Series stories are on my mind. I just finished writing a long series I’d been working on for years under my fandom persona, and I’m also reading book number 8 in Charlie Cochrane’s Cambridge Mysteries series. I’m delighted there’s another one coming after that. And 9 is an ugly number, Charlie, 10 is so much nicer… Lee Rowan’s Royal Navy series is another favourite. I’m looking forward to Geoffrey Knight’s next Fathom’s Five book too.
Series stories must appeal to me. Not a serial as such, but following the same characters through several mostly stand-alone but linked books. Outside the m/m genre I’m fan of Terry Pratchett’s Discworld series, with its recurring characters, similarly, The books of The Hitchhiker’s Guide to the Galaxy series by Douglas Adams, Bernard Cornwell’s Sharpe series, Sherlock Holmes of course, E. F. Benson’s Mapp and Lucia books, Thursday Next, Dexter Morgan, Horatio Hornblower. I could go on and on.
In my own writing, I tend towards a series. The books I’m currently working on don’t follow the same characters from book to book, but they are in the same universe, sometimes use the same locations. (There’s even a cameo in Stowaway – assuming it survives the editing) from one of the secondary characters from Liar’s Waltz. But that’s not really a series for me, just related stories.
And I’ve always been someone who’s more “into”, in the sense of being an active fan of, TV shows than movies. And the movies I am into will often be in a series, like The Lord of the Rings for example. I have a saying that a movie is a one might stand, but a TV series is a relationship. And I’ve been particularly happy with the modern trend for series and season arcs, as opposed to interchangeable standalone episodes. Basically, if you can say about a show “it won’t make sense if you haven’t seen every episode” that’s the kind of show I like.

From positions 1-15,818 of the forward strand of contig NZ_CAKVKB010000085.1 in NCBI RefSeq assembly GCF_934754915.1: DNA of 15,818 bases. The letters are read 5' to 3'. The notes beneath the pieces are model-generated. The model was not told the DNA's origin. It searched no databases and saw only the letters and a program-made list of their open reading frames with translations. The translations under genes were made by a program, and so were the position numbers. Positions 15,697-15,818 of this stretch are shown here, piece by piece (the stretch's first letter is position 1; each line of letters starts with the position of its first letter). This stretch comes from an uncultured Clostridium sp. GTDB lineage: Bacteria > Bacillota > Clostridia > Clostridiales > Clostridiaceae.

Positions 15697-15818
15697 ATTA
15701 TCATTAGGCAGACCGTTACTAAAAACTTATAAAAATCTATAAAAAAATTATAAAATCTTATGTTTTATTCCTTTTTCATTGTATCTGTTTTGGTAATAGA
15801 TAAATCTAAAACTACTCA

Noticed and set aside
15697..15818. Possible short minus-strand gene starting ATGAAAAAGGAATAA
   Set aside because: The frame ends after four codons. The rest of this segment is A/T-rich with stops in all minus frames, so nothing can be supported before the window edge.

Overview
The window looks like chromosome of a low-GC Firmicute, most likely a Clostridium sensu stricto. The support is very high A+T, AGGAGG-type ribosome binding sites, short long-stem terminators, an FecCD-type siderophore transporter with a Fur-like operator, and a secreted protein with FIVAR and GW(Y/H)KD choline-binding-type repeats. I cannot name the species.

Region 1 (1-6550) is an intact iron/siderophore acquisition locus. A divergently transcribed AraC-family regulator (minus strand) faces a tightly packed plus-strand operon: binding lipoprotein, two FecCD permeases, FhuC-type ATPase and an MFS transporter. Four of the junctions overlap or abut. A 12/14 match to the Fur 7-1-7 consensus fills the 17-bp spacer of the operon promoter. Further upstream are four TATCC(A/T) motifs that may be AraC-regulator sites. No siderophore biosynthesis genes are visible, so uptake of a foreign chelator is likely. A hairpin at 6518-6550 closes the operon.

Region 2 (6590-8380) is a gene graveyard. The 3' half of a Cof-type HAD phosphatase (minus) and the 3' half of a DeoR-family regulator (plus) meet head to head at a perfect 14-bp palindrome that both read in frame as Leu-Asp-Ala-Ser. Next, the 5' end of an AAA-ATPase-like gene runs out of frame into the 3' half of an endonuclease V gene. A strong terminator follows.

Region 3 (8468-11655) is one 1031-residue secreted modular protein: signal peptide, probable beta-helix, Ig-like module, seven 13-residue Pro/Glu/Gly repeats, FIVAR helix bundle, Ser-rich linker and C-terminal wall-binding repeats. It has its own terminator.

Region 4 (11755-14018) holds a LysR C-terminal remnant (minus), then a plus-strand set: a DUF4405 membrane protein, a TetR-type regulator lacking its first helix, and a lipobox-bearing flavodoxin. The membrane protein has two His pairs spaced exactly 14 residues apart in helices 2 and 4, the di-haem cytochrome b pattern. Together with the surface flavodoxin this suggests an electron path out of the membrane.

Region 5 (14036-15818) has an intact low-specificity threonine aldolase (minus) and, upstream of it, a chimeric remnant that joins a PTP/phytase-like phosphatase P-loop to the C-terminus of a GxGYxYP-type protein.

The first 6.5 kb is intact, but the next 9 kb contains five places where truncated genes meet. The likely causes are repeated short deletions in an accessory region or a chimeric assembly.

But back to books. I think a series following the same characters is a tricky one to pull off in the romance genre, because it’s hard to balance the Romance novel structure with leaving things open enough for new stories about the relationship. Lots of the series books seem to be mysteries, The Cambridge Mysteries, Josh Lanyon’s Adrien English series and I’ve got another historical mysteries one I’m going to try out, The Inspector Raft mysteries by J.S. Cook. Now mysteries and the detectives who solve them are great for a series! There’s always some new crime for them to solve and to show off their brilliance along the way. And where you have a detective you nearly always have a sidekick for them to talk to. So it’s not hard to put the two together as a couple.
But what then?
If the relationship remains the same in every book it can be a bit dull. Readers want to see it growing and changing, as any couple’s relationship grows and changes. But sometimes that means they’ll have tough times, may even appear on the verge of breaking down entirely. But a Romance has to have that happy ending, so do they need to resolve the difficulty by the end of the book? Or can the writer say that any one book in the series is just part of the overall story and therefore only the final one needs the “and they lived happily ever after” ending? That everything else is just bumps in the road on the way there?
Maybe this is another case where more of the m/m genre needs to break out of the assumption the story has to be of the classical Romance structure and expand its horizons. Some are definitely already doing so and I hope to see more in the future.
And me? I could see me writing a series, they definitely come naturally to me. I just need to find the right characters and situation.
Watch this space…